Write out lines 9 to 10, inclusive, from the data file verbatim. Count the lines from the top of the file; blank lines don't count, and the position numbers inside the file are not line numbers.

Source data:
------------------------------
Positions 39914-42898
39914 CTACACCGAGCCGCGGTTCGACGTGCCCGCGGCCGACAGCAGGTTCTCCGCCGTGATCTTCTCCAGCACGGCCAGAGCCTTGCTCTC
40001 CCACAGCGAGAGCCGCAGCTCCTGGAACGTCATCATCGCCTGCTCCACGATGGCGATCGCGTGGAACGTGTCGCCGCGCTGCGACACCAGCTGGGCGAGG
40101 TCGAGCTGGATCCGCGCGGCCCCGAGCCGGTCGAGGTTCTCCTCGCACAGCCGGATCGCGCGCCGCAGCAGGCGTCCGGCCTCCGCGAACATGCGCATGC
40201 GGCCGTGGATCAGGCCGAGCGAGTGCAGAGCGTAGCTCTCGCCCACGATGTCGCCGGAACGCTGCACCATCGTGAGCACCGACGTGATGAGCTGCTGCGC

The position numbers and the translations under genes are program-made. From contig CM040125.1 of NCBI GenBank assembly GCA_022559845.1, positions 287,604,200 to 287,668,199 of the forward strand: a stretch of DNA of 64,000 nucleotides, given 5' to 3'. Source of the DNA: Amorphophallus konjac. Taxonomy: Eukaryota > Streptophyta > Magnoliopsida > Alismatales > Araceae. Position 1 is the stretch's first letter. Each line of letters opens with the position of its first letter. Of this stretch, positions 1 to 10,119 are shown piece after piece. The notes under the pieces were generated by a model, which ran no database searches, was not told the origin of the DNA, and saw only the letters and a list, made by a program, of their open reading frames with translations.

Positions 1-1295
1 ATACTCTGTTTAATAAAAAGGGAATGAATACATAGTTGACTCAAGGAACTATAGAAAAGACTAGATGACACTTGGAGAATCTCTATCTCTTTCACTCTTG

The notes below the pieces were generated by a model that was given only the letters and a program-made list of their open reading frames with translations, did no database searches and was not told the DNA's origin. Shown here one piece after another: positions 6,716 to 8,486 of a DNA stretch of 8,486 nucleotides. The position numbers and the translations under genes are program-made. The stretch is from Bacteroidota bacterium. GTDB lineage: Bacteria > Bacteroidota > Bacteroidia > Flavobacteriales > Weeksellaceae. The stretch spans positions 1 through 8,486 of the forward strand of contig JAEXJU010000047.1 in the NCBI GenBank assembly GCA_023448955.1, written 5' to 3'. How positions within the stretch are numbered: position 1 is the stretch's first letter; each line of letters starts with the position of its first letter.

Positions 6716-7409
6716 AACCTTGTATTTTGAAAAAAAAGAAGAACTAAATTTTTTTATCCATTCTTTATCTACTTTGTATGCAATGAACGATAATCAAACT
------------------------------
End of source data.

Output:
The notes below the pieces were generated by a model that was given only the letters and a program-made list of their open reading frames with translations, did no database searches and was not told the DNA's origin. Shown here one piece after another: positions 6,716 to 8,486 of a DNA stretch of 8,486 nucleotides. The position numbers and the translations under genes are program-made. The stretch is from Bacteroidota bacterium. GTDB lineage: Bacteria > Bacteroidota > Bacteroidia > Flavobacteriales > Weeksellaceae. The stretch spans positions 1 through 8,486 of the forward strand of contig JAEXJU010000047.1 in the NCBI GenBank assembly GCA_023448955.1, written 5' to 3'. How positions within the stretch are numbered: position 1 is the stretch's first letter; each line of letters starts with the position of its first letter.

Positions 6716-7409